A writer and a social anthropologist, Melba P. Maggay, PhD, is a sought-after international speaker and consultant on culture and social development issues, particularly at the interface of religion, culture, and development. A specialist in intercultural communication, she was a research fellow on the subject at the University of Cambridge in the UK under the auspices of Tyndale House, applying it to the question of culture and theology. She has lectured on this and other cross-cultural issues worldwide, including a stint as Northrup Visiting Professor at Hope College, Michigan and as Visiting Lecturer at All Nations Christian College in England. As a development specialist and practitioner, she has initiated Church as Power Broker 63 by Melba P. Maggay, PhD and supervised fresh research projects and groundbreaking grassroots work as President of the Institute for Studies in Asian Church and Culture, a research and training organization engaged in development, missiology and cross cultural studies aimed at social transformation.

A Vision for the Nation

What About Philippine Politics

by Dr. Isabelo F. Magalit

What About Philippine Politics?


What kind of Philippines do I long to see?

A land that is PEACEFUL. Where Muslims and Christians and animists and those with no religion at all can live together as friendly rivals but not as enemies. Where disputes are resolved by discussion and debate and not with the barrel of the gun. Where one may walk the streets a night unarmed and remain unharmed.

A people who are FREE. Free to think even the unthinkable, free to worship God according to one’s best light, free to elect rulers and to replace them, free to argue one’s case in the media, free to travel wherever one pleases, free to live and work anywhere in the islands.

A territory that is SOVEREIGN. Friendly with all her neighbors, and working in solidarity with them in promoting regional interests. Cordial with all nations in the East and the West, the North and the South, but sovereign in her foreign policy. Free to chart her own destiny for Filipinos have the special duty to promote the welfare of their nation.

A nation that is JUST. Every man and woman and child receives his/her due. The poor are not discriminated against because of ignorance or lack of access to legal services. Judges and justices cannot be bought but dispense and apply the law with impartiality. Equal pay is given for equal work. Everyone has equal opportunity for education, housing, employment, medical care, and other social services.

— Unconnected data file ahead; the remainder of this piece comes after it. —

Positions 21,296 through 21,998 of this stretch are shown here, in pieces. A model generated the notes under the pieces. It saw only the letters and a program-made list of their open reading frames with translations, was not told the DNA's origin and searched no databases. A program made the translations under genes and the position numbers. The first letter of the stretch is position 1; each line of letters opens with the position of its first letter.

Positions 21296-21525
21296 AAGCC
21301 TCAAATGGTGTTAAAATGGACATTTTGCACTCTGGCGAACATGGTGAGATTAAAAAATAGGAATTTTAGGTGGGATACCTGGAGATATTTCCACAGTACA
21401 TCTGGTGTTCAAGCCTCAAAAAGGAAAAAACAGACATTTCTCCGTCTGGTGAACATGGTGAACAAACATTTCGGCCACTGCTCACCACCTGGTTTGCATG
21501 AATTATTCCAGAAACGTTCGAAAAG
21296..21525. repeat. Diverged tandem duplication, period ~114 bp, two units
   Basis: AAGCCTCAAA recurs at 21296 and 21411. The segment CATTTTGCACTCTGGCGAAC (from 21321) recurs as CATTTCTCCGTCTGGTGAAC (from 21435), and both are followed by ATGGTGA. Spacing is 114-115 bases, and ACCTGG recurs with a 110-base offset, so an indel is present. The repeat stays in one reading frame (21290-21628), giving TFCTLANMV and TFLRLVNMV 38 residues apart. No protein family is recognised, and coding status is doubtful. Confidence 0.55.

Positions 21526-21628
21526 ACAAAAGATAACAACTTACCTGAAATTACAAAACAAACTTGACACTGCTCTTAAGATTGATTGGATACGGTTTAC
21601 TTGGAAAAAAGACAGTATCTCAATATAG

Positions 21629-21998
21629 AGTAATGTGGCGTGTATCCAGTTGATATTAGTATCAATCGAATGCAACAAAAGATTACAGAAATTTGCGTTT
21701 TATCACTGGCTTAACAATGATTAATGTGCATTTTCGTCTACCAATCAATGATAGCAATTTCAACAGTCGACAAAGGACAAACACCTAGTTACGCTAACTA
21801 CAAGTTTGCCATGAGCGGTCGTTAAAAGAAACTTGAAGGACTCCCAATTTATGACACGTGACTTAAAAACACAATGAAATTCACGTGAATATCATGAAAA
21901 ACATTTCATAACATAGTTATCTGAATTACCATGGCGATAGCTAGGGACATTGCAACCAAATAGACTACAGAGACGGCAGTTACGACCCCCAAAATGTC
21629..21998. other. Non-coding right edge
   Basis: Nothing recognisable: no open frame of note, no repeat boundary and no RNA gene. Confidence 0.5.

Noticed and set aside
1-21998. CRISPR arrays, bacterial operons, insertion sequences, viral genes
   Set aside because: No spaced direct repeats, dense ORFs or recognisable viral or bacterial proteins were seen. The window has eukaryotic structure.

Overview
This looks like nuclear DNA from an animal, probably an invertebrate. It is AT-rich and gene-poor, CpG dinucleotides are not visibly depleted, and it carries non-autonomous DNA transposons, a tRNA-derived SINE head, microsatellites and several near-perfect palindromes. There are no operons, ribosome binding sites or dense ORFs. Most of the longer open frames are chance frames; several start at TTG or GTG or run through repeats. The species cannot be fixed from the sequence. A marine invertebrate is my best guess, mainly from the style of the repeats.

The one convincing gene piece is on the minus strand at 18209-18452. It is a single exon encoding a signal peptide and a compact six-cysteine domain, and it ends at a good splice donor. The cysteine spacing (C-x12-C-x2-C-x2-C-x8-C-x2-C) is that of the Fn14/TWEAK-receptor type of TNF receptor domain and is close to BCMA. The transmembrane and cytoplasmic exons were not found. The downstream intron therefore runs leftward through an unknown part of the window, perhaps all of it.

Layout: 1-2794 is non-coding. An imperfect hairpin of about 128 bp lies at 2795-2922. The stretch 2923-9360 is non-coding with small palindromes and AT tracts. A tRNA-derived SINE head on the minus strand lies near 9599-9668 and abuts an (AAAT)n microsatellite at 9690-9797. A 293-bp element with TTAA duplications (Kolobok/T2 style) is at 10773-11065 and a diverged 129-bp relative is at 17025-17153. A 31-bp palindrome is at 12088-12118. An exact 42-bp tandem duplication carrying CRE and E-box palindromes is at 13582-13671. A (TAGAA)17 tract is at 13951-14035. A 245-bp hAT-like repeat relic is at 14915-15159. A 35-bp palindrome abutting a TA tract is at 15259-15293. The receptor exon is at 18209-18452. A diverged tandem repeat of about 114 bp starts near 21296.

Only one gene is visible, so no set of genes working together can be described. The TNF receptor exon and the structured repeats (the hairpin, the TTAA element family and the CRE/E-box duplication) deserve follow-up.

A community that is PARTICIPATORY. People taking responsibility for their lives, and increasingly empowered
to do so. Making decisions that affect their families and neighborhoods, their towns and cities, and the entire country. Being responsible for one another for “each man is his brother’s keeper.” Political in the broadest and best sense. Our stewardship includes the care of planet Earth, God’s appointed habitat for mankind.

A country that is PROSPEROUS. Not prosperity at the expense of freedom, but a progressive economy that grows from wise policies, efficient government, and honest business practices. Prosperity that does not merely make
the rich even richer, but one that benefits all the people, reaching to all parts of the countryside, finally breaking the
back of centuries of feudalism.

A society that is RIGHTEOUS. Only through the Christian gospel are people “put right with God,” so we evangelize as vigorously as we can. However, there is a public righteousness that Christians can promote as salt of the earth and light of the world. As an “overwhelming minority,” we can influence the rest of society to minimize graft, tax evasion, violence, prostitution, and other expressions of a corrupt society.

“Righteousness exalts a nation, but sin is a disgrace to any people”

(Proverbs 14:34).

TODAY, God enabling me, I commit myself to making this dream become reality. First published in PATMOS, magazine of the Institute for Studies in Asian Church and Culture, May 1992, Vol. 8.


* First published in PATMOS, magazine of the Institute for Studies in Asian Church and Culture, May 1992, Vol. 8.

Dr. Isabelo F. Magalit is the senior pastor of a local church affiliated to the Philippine Council of Evangelical Churches (PCEC). He was the president of Asian Theological Seminary for 16 years — from 1989 to 2005. During the EDSA Revolution of 1986, he led his church, the Diliman Bible Church, in manning the barricade in front of Gate 2 of Camp Aguinaldo. He has written a dozen books and booklets, including Who is a Real Christian?; Who is Jesus According to the New Testament? and Can a Christian Be a Nationalist? published by OMF Literature, Inc.